We are caught you, me, all of us—in a hopeless entanglement, a quantum entanglement.
We are fragile daisies in an iron chain, strung painstakingly by the hands of children at a green painted picnic table behind a Victorian house by a lake that we loved but can never find again. Our mouths bear the stains of countless red lipsticks long dissolved in the pockets of once favorite clothes ruined in the wash. Our hands tremble with passion for the violin we either played beautifully or stepped on accidentally during the year of the terrible divorce. We have no taste for piles of small talk and we devour them greedily. It doesn’t matter and it does matter and we are here to accept both truths at once, our illusory separateness and our inevitable oneness.
Quantum physics tells us unequivocally that your particles are mine and mine are yours. Before long, science will also prove, just as the Buddhists always knew, that you are me and I am you.
Actually, science has already shown this in all the ways that matter. Our thoughts, ideas, and personalities, our memories, passions, and our shattered bits are all real, but they don’t reside in any literal physical space. These intangible facets of energy are known as quantum information. And quantum information, say scientists, can get intertwined with other quantum information.
My stuff mingles with your stuff.
Albert Einstein called quantum entanglement “spooky at a distance”—referring to how all types of particles can become linked and instantaneously influence one another from afar. My bad dream is your broken heart. And when two particles are entangled, they stay that way, no matter how far apart they get. Information still passes between them without pause. This is science. It is as real as the ugly scar on my knee that has since vanished, or the ship to a different future that I did not board, or the heart tapping steadily under my ribs.
Isn’t this understanding responsible, in part, for why I no longer regret Bob, the older, pot-smoking manager I used to sleep with when I was a confused, lonely college student canvassing for healthcare rights and the environment? Wasn’t Bob, with his blunt mustache and his tobacco stained fingernails, just another particle of quantum intelligence about myself in that particularly befuddling time and place? Whether Bob should have seduced me (and the concept of seduction could not be more loosely applied) is, for the purposes of this discussion, beside the point. The point is that it’s possible, likely, and indeed inevitable that every encounter we have is in essence another encounter with ourselves.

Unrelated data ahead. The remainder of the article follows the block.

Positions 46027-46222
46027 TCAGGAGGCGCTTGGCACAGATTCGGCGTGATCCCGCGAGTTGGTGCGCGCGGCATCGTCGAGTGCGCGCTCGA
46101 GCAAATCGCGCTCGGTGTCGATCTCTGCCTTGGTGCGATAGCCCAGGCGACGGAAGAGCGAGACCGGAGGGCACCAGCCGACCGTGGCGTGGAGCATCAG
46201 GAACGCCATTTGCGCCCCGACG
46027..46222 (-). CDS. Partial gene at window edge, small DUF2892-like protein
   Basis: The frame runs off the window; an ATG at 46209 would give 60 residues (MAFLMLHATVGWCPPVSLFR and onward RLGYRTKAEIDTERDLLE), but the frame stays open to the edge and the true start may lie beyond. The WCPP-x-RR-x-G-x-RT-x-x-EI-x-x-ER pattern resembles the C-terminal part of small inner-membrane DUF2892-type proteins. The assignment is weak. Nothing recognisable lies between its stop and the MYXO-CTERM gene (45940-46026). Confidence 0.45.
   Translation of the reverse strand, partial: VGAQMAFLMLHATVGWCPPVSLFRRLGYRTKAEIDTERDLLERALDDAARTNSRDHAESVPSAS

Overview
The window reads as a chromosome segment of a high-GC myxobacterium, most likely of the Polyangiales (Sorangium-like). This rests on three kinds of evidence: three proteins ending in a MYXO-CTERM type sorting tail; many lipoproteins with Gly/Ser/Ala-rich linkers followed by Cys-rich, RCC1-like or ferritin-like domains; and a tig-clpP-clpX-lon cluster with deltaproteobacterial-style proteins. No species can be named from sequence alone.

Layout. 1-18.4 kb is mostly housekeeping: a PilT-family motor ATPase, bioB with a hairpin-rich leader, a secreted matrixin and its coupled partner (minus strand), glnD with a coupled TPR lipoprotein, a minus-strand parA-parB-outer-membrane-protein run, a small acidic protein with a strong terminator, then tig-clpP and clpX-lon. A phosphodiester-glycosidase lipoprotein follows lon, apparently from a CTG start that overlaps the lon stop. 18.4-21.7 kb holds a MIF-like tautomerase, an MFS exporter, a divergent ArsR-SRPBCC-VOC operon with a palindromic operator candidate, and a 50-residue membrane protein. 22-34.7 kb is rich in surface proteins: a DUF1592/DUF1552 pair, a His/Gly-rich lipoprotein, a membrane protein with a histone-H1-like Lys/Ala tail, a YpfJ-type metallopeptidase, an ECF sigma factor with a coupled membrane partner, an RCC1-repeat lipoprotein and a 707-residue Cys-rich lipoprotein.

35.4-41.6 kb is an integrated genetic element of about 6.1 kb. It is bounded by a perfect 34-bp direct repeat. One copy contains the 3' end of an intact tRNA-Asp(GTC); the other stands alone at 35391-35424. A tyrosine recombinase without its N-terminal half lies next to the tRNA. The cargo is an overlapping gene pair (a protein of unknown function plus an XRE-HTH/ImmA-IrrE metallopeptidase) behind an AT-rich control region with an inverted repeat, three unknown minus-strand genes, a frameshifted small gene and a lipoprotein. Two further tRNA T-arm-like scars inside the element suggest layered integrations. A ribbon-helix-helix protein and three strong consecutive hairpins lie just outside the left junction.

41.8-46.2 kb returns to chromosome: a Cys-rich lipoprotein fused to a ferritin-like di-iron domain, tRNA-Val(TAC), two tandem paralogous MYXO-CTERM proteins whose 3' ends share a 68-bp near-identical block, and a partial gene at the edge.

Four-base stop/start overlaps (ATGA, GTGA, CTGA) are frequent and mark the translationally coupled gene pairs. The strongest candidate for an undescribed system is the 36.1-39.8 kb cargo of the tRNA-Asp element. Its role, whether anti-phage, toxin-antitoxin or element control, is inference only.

None of us can exist without all the others. We know this. But breathe a little deeper and open to this shimmering truth: each of us is all the others. There are no others.
As Brother Phap Niem explains: “Inside of you, you can find everything. There is only one thing you do not contain— a self.” This is the wild terrain that calls to me: the rutted, weedy stretch of dirt road between my life and somebody else’s, the space in which we are as much the one as the other.
Sometimes, we feel this oneness like thunder, like sleet, like sun on our arms, like our daughter filling up our heart just as the phone rings and it’s her. We feel our friend’s terror as our own or we know precisely what our father is going to say before he does. The wrenching news rises as a dull ache in our belly before it’s ever delivered. This happens most often with those we are closest to, because the more quantum information that’s entangled, the deeper and wider the effect. When we think of these people with emotion, our message comes through instantly.
Practice this with intention and you may be surprised by the uncanny results of your thoughts. Thoughts are feathers, pine needles, gasoline, sex. Thoughts are butcher knives and clay, unopened umbrellas, blood. Thoughts are buttered popcorn and mildewed books and funerals in empty churches filled only with prayer.
Thoughts are consciousness, and consciousness creates all things. Einstein and other scientists have proven this repeatedly. Our thoughts drive our reality. If our thoughts are filled with stress, we subject our bodies to inflammation—the proven root of nearly all illness. A study in the New England Journal of Medicine showed recently that grief can actually cause heart failure.
But quantum entanglement can also heal ourselves and others—even if they are far away. Michael Krucoff, MD, has been studying prayer and spirituality and using it in his patient care since 1996. “Earlier studies ... were small and often flawed,” Benson says. "But [today] we're seeing systematic investigations— clinical research—as well as position statements from professional societies supporting this research, federal subsidies from the National Institutes of Health, and funding from Congress. All of these studies, all the reports, are remarkably consistent in suggesting the potential measurable health benefit associated with prayer or spiritual interventions.”
We can access the unlimited collective consciousness and swap what we need from within the community knot of quantum information: the forgotten recipe for my great aunt’s butterscotch pie, equality for all, raucous laughter for one whose own joy has grown brittle with disuse, the solution to climate change, the perfect kiss, stars. Stars and stars and stars, the majesty. Stars in our eyes, in our palms, in our bones, on our tongues. Stars from whence we came and to which we shall return.
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